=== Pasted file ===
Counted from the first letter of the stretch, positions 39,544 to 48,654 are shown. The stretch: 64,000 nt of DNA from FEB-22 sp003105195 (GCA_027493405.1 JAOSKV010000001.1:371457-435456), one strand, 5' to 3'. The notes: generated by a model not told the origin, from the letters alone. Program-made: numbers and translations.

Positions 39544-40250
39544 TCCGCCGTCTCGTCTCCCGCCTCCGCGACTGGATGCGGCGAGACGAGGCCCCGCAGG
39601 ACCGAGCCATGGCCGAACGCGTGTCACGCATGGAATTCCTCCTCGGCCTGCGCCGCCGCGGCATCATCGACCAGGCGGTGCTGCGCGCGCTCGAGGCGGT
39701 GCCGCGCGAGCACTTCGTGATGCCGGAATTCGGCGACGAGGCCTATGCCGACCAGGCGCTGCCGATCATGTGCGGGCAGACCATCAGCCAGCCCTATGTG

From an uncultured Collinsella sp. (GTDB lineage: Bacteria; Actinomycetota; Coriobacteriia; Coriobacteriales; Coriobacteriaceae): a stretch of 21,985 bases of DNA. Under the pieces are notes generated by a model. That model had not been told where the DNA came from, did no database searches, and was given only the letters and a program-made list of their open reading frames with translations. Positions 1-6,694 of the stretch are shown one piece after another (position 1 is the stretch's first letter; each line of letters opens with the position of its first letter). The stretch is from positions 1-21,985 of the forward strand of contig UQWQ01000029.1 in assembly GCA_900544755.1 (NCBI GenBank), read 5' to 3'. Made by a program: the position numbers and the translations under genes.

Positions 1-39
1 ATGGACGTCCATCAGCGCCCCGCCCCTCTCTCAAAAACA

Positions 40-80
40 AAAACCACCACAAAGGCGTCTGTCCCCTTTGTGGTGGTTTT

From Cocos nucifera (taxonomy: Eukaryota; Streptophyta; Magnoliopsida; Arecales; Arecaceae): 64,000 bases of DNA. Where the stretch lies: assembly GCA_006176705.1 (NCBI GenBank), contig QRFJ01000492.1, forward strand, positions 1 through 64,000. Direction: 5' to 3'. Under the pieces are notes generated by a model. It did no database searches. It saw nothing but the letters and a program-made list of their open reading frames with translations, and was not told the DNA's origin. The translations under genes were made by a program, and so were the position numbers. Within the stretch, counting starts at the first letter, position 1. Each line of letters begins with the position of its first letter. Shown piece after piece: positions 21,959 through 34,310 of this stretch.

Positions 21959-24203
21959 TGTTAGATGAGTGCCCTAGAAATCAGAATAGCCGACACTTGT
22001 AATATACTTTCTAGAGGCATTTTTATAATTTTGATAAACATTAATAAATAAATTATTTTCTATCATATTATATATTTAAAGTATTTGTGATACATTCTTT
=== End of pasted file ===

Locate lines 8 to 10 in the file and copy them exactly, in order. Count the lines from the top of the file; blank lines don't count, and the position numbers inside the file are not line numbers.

1 ATGGACGTCCATCAGCGCCCCGCCCCTCTCTCAAAAACA

Positions 40-80
40 AAAACCACCACAAAGGCGTCTGTCCCCTTTGTGGTGGTTTT